Here the British Museum comes into its own. I had my doubts about its exhibition area as a place to show the big wall paintings. Its space is much more limited than, say, the big museum in Houston, Texas, where in 2008 I saw the fabulous show of red-ground wall paintings restaged as entire rooms. In fact, the BM and its curator, Paul Roberts, have managed brilliantly to give the impression of self-contained rooms devoted to particular themes. The garden room has a bit of an ancient spade and even a pillar inscribed with a note about a number of vine poles. Above all it has an entire space given over to the wonderful wall paintings of Pompeii’s House of the Golden Bracelet. They are not easy to see back in Naples but bits of them are well known as images on tourists’ shopping bags. In the BM they are visible en masse.
They leave me with many more tantalising problems than the BM’s captions or the catalogue pursue. This amazing house was found in 1979 in block 1.vi of the town plan. It contained the usual evidence of domestic tragedy, the skeletons of people, including children, who were caught there. In 1983 the garden beyond the rooms was excavated too. The paintings ran round all the walls of a garden room.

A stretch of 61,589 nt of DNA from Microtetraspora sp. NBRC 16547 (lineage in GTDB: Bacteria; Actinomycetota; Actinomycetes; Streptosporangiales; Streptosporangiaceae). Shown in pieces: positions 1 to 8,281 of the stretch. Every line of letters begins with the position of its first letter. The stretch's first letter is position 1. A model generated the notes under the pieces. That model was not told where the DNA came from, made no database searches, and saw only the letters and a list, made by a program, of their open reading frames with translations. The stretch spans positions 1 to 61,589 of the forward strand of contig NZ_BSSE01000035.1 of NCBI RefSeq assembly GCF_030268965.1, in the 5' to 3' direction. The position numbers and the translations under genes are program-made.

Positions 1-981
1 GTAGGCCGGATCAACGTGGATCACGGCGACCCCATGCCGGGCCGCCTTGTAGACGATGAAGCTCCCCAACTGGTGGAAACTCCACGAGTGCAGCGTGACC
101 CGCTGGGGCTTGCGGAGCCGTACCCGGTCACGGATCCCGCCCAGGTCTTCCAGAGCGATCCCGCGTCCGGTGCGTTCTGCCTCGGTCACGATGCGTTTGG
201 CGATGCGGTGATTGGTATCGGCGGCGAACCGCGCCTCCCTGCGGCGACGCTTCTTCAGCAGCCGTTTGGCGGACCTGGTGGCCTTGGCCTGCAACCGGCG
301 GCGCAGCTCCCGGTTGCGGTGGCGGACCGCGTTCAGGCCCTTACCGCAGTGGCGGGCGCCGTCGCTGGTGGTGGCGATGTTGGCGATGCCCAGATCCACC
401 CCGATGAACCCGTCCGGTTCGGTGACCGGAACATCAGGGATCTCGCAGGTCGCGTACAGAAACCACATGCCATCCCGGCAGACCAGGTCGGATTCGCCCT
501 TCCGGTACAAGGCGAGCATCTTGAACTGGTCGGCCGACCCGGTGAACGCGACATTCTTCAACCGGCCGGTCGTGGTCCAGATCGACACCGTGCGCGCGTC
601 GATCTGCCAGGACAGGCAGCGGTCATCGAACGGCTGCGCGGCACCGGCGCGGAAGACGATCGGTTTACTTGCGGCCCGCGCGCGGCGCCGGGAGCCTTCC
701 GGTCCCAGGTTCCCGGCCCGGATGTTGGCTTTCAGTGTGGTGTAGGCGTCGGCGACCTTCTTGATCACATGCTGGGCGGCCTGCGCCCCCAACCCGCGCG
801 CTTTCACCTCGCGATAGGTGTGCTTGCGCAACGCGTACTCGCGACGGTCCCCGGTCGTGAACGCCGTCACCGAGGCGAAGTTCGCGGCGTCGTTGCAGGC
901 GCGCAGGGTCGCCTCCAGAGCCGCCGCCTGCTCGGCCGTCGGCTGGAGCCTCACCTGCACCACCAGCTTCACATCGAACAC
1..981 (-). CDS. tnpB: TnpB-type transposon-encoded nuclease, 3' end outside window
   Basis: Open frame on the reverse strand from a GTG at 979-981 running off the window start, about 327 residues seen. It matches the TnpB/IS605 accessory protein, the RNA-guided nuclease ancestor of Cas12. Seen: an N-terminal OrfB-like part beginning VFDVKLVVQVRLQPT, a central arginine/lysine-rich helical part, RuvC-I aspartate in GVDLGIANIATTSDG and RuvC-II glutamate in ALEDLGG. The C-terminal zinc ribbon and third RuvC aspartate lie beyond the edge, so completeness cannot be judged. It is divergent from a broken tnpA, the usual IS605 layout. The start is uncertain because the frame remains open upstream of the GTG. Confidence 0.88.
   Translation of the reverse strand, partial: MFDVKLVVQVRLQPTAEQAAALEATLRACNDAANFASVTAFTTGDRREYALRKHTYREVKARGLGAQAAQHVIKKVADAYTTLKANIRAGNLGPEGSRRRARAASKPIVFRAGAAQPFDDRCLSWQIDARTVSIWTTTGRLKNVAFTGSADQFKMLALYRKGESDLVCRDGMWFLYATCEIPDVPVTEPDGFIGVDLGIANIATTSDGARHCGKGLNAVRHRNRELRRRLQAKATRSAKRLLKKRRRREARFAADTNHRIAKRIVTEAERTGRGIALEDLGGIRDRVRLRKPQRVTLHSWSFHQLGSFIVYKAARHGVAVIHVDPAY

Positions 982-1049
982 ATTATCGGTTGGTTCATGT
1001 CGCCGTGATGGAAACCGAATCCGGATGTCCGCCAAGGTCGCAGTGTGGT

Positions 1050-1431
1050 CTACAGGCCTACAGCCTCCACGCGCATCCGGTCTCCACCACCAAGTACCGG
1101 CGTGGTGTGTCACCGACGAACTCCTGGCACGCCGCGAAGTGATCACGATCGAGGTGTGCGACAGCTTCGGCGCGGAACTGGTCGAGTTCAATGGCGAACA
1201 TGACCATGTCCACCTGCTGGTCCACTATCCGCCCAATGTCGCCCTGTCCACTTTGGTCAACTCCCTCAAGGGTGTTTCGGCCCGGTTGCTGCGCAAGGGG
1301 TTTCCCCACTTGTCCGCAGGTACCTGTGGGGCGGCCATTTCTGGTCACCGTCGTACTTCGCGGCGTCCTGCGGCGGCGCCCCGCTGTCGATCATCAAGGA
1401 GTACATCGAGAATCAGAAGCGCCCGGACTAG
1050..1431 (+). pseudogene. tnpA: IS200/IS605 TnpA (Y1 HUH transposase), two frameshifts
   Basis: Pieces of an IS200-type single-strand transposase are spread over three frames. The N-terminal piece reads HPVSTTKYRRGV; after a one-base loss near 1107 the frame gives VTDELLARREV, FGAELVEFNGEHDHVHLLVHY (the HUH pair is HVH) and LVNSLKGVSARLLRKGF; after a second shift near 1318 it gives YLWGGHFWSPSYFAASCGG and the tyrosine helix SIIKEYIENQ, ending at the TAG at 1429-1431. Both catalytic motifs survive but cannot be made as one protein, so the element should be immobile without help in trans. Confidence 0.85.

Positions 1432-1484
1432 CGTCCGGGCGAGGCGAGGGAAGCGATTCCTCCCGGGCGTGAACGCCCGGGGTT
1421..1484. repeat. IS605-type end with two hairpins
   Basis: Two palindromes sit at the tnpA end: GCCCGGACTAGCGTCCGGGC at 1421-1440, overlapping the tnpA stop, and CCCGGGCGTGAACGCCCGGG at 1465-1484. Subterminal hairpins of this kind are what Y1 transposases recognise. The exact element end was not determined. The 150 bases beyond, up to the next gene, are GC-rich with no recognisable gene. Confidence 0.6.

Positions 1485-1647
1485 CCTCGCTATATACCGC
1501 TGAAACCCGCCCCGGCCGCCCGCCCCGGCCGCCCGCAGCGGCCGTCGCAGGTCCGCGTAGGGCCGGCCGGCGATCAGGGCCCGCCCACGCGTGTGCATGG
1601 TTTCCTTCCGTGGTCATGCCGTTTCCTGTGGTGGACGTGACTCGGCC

Like so many other paintings they are evidence for a charming array of plants. There is a Madonna Lily, a cultivated violet with smudges on its petals and also the fruits and leaves of the strawberry tree, or Arbutus unedo, which is still so frequent in the area. There is a remarkable rose which is clearly Rosa gallica. I admired a purple sort of dianthus but could not give it a second botanical name. Ivy, poppies and calendulas are all visible but on one wall there is a shrub with downward turned green leaves and heads of pin-like little white, well-spaced flowers. The BM captions follow regrettable museum practice and say next to nothing about these flowers, though many keen gardeners will be visiting the show. Back in Italian journals I find a confident identification of this tall shrub as Laurustinus, or Viburnum tinus. I would never recognise it as any such thing. The leaves are inexact and the flower heads are wrong. Perhaps the little blueish berries on one plant supported the suggestion. You might think the artist is being impressionistic but all his other plants are painted with life-like accuracy. My present thought is that there may be a shrub here that nobody has yet identified. Have we lost it since? Perhaps FT visitors can give it a name.